Creative thinking in kids: Charlie and Lola author Lauren Child's top tips
There aren't many parents who haven't heard their child utter the immortal phrase "I'm bored".
But instead of desperately scrambling to entertain them, parents should welcome their child's boredom, suggests Lauren Child, the author and illustrator who created the much-loved Charlie and Lola books.
Child believes daydreaming or just staring into space can foster creativity, which is vital for children's development.
"Don't be afraid to allow your child to be bored," she stresses.
"Boredom is often a time when inspiration comes and when children start to work things out for themselves."
Lauren, the Waterstones Children's Laureate who also gave young readers the Clarice Bean and Ruby Redfort books, has launched a campaign, called Staring Into Space.
Through this, she is urging parents and teachers to foster creative thinking in children by helping them spend some time simply looking, listening, staring into space and making things.
Creative thinking, she says, helps children to problem solve, and understand who they are and how they relate to others and the world.
"It is now widely recognised that creativity is as important as literacy or numeracy, and that allowing ourselves the time, space and freedom to be creative is essential for good mental health. Sometimes we need to stare into space."
Here are her top five suggestions for inspiring creativity...
1. Stop...and think about nothing
Try, with your child, to take 15 minutes every day to put things down - work, laptop, toys - and just think about nothing and allow your mind to clear.
"For me, this is when I get most of my ideas and when thoughts are allowed to collide," explains Child.
Parents should sometimes let kids just stare into space, she says, simply allowing their minds to drift and daydream. "Daydreaming is connected to creativity and allows ideas space to emerge and play."
2. Phones down for everyone!
"We need to try and put our phones down as parents so children can see we're doing this and leaving our phones for a while. The benefit of this is again to have time to clear our minds but also to communicate with people face-to-face.
"Often, we miss kind and everyday interactions with people because we're so busy looking at our devices."
Lauren suggests everyone in the family tries not to have phones or devices with them at mealtimes so texts or e-mails, however urgent they may seem, aren't interrupting conversations. Instead, the time can be used to share ideas and thoughts.
"How can we persuade ourselves that it's worth the effort to look away? That when we turn our attention wholly away from the device, we will be rewarded?" asks Lauren.
"I am trying to train myself to put my phone away and out of mind until it's really needed: no idle texting, no calls, no checking Instagram or e-mails, and the camera only to be used when I see something I feel I truly want to keep. In truth, it's hard. But I am convinced it's worth it."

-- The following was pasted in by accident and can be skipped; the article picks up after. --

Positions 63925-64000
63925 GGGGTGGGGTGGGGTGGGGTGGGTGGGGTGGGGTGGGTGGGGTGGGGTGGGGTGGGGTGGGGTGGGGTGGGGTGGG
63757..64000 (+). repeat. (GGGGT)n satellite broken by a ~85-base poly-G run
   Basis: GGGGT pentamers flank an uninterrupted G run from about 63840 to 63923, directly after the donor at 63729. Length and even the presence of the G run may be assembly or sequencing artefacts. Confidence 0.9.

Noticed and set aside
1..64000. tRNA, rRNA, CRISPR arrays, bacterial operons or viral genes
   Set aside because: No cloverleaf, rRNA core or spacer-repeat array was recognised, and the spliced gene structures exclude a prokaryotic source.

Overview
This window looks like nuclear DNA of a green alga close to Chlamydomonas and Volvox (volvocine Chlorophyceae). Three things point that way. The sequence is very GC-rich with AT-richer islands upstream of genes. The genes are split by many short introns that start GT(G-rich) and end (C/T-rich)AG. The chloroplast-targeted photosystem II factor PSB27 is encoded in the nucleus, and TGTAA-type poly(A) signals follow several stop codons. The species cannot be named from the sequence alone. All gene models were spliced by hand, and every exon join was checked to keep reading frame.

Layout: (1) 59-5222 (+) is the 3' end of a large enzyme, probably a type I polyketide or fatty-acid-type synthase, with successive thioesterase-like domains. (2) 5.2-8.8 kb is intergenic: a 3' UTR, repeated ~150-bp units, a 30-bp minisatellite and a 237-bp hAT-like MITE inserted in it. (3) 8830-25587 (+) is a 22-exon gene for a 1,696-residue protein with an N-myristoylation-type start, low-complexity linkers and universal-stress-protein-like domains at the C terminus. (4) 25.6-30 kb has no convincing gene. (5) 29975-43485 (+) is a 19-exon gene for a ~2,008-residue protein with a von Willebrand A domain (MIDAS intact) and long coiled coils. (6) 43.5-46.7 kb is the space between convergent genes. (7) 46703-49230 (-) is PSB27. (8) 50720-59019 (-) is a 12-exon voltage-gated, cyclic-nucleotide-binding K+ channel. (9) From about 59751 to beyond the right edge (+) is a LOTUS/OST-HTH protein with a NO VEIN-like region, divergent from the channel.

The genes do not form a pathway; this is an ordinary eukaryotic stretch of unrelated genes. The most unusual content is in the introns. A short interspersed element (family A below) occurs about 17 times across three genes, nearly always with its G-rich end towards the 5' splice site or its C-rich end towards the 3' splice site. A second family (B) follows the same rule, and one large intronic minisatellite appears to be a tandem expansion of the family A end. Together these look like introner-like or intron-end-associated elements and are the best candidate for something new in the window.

3. Don't delay creativity
If your child suggests doing something creative, try and react to them immediately. Part of you wants to say ' not now' and 'please don't make a mess', but try to see this as time for bonding and communication.
Child says that if her daughter, Tuesday, wants do some cooking or make something, "I always try to go along with this if we've got the ingredients and the things we need, even if we've only got 10 minutes.
"I think this can make a big difference. As a child, your enthusiasm wanes if someone says, we can do that later or next weekend."
4. Look carefully
Child suggests walking outside, looking at things and discussing them with your child.
"It sounds really obvious, but often we're trying to get somewhere and don't take the time.
"My daughter and I often discuss things we see dropped on the street or we take pictures of buildings and then zoom in on the patterns and go home and try and sketch them."
5. Try making sculptures from toast
Lauren has worked with arts and crafts teacher Josey Scullard and BookTrust to outline six creative resources, linked to children's books, for children to try. One of these is making toast sculptures, inspired by A World of Your Own by Laura Carlin which encourages readers to look beyond the surface of things and see them in a different way.
"So here is a chance to look and think in an upside down, inside out sort of way," Lauren tells young creators.
"You could lie on the floor and imagine the ceiling as your floor. Look at the small things in your pockets, bags, or on the shelves; what other things could they be? Let your imagination run riot."
As kids' ideas grow, they will be ready to start building their world out of toast - stale, slightly toasted works best.
To create the toast sculptures, first sketch your ideas and then use about four pieces of toast, cut into a smaller sizes if you like, to make walls.
Think beyond the average size and shape of a piece of toast, and try bending it to make curves and twists, or cut it into small pieces for bricks or cladding. Use pastry cutters or bottle tops to cut windows and doors (they don't have to be square, they can be circles or hearts).
Finally, attach the toast together by pushing cocktail sticks through both pieces, and snip off the ends of the sticks if they're poking out. Flat pieces could even be stuck together carefully with a little golden syrup.